Biology - Nucleic Acids and Protein Synthesis

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Cells have…

…information they can pass onto each other that could direct their function

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Results of the Fredrick Griffith Experiment (1928)

Found out that cells have information they can pass onto each other that could direct their function

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Process of the Fredrick Griffith Experiment (1928)

  1. Mixed a strain of dead disease causing bacteria (pathenogenic/virulent) that caused pneumonia with harmless bacteria.

  2. Some of the harmless bacteria were transformed into the disease-causing form.

  3. When the transformed bacteria reproduced they passed on this ability to cause disease

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Result of the Hershey and Chase Experiment (1952)

DNA is the hereditary material and not proteins

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Process of the Hershey and Chase Experiment (1952)

  1. Grew two batches of virus one with radioactive protein (sulfur) and the other with radioactive DNA (phosphorus).

  2. Allowed the two batches to infect bacteria.

  3. Found radioactive DNA in the bacterial cells but not radioactive proteins.

  4. Viruses were then allowed to reproduce within the bacterial cells and new viruses had some radioactive DNA in them.

  5. Showed that a virus (T2 bacteriophage) uses DNA to infect E. coli bacteria and reproduce

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Result of the Double Helix Discovery (1953)

Determined that DNA was a double helix structure and showed the structure of DNA within chromosomes

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Process of the Double Helix Discovery (1953)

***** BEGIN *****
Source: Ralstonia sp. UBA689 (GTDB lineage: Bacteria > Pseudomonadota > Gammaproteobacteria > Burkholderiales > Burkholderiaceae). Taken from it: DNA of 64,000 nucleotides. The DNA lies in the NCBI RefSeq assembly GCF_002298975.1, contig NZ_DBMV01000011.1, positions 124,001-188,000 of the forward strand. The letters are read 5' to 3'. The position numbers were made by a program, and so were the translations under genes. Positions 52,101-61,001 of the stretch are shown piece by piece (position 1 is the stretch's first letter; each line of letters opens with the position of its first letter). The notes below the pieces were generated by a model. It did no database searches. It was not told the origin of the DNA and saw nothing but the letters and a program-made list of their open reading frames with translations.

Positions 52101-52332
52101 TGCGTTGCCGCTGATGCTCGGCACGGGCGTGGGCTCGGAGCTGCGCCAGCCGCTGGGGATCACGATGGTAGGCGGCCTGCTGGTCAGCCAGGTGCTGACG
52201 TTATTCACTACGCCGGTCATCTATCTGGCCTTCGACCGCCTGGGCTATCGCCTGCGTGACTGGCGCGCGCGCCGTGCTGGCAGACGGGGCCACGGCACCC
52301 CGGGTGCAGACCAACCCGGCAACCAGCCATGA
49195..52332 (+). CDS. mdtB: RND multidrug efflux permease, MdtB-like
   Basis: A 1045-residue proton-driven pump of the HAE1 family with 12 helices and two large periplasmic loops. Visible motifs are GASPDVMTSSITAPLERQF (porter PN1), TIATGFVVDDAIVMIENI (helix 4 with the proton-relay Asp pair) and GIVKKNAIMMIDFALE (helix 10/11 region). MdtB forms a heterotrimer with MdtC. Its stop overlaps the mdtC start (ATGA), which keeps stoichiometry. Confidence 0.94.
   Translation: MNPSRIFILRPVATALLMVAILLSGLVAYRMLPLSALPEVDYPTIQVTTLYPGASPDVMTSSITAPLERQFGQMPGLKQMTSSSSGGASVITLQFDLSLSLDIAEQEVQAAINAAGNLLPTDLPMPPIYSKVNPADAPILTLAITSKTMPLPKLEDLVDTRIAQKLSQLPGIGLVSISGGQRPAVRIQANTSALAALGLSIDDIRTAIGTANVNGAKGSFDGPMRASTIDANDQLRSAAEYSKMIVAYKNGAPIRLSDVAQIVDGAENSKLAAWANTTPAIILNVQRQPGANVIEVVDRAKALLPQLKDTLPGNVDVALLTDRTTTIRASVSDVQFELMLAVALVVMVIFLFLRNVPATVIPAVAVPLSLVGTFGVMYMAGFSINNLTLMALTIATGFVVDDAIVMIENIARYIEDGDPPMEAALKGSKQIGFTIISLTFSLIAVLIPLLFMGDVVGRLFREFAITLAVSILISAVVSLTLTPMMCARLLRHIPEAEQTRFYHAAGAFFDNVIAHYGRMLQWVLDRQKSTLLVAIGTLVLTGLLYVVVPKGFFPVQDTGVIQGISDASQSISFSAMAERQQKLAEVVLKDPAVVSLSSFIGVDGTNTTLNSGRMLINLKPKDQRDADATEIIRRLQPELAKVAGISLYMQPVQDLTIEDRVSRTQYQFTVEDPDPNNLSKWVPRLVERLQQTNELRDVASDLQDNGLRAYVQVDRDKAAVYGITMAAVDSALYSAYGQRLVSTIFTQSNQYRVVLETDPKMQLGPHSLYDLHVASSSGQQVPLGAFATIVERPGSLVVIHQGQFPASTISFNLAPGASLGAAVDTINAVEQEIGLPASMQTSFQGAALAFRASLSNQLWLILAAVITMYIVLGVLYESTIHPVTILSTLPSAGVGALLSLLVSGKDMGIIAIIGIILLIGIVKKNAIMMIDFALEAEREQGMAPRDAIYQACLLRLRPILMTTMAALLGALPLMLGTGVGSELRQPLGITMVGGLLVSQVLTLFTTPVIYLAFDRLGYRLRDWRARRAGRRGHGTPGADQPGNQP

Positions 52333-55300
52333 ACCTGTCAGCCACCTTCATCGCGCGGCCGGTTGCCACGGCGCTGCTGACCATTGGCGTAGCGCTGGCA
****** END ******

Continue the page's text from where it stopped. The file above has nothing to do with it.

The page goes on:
1. Rosalind Franklin- took pictures of DNA using X-ray crystallography

  2. James Watson and Francis Crick figured out the structure of DNA using Franklin’s images.

  3. Findings were published in 1953

  4. Won the Nobel prize in 1962 along with Maurice Wilkins (Franklin’s partner) but Franklin died in 1958 of cancer and they don’t give the prize to the deceased

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Importance of DNA

  • Codes for proteins that determine our traits.

  • Stores genetic information.

  • Passed on from one generation to the next (Cell to cell, organism to organism)

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DNA and RNA are nucleic acids…

…that carry code

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building block (monomer) of DNA or RNA

  • Phosphate group

  • sugar molecule

  • nitrogen base molecule (held together by covalent bonds)

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2 types of nucleotides:

DNA (deoxyribonucleic acid)

  • Deoxyribose sugar

  • T A C G bases

RNA (ribonucleic acid)

  • Ribose sugar

  • U A C G bases

  • Copy of DNA used in protein synthesis

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1 carbon ring nitrogen bases (T, U, C)

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2 Carbon ring nitrogen bases (A, G)

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Double Helix

DNA is composed of 2 chains that are twisted together to form a spiral (staircase)

  • Each chain is composed of a sugar-phosphate backbone connected by covalent bonds with the nitrogen bases (rungs of the ladder) of each chain joined together by hydrogen bonds

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Base pairing rules (complementary)

  • Adenine with Thymine (2 bonds)

  • Guanine with Cytosine (3 bonds)

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Chains run in opposite directions

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One of the chains determines…

…the code for a trait (gene) based on the sequence and length of nitrogen base segments

  • AGTACG on the 1st chain would be part of a gene code

  • Actual code can be thousands of nucleotides long

  • 2nd Chain is there to protect the nucleotides of the 1st chain

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5’ (5 prime) end of the nucleotide

5th carbon on the sugar molecule with the phosphate (P) coming off of it (Top)

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3’ (3 prime) end of the nucleotide

3rd carbon on the sugar molecule with the OH off of it that connects to the next nucleotide of a chain (Bottom)

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Chargaff’s Rule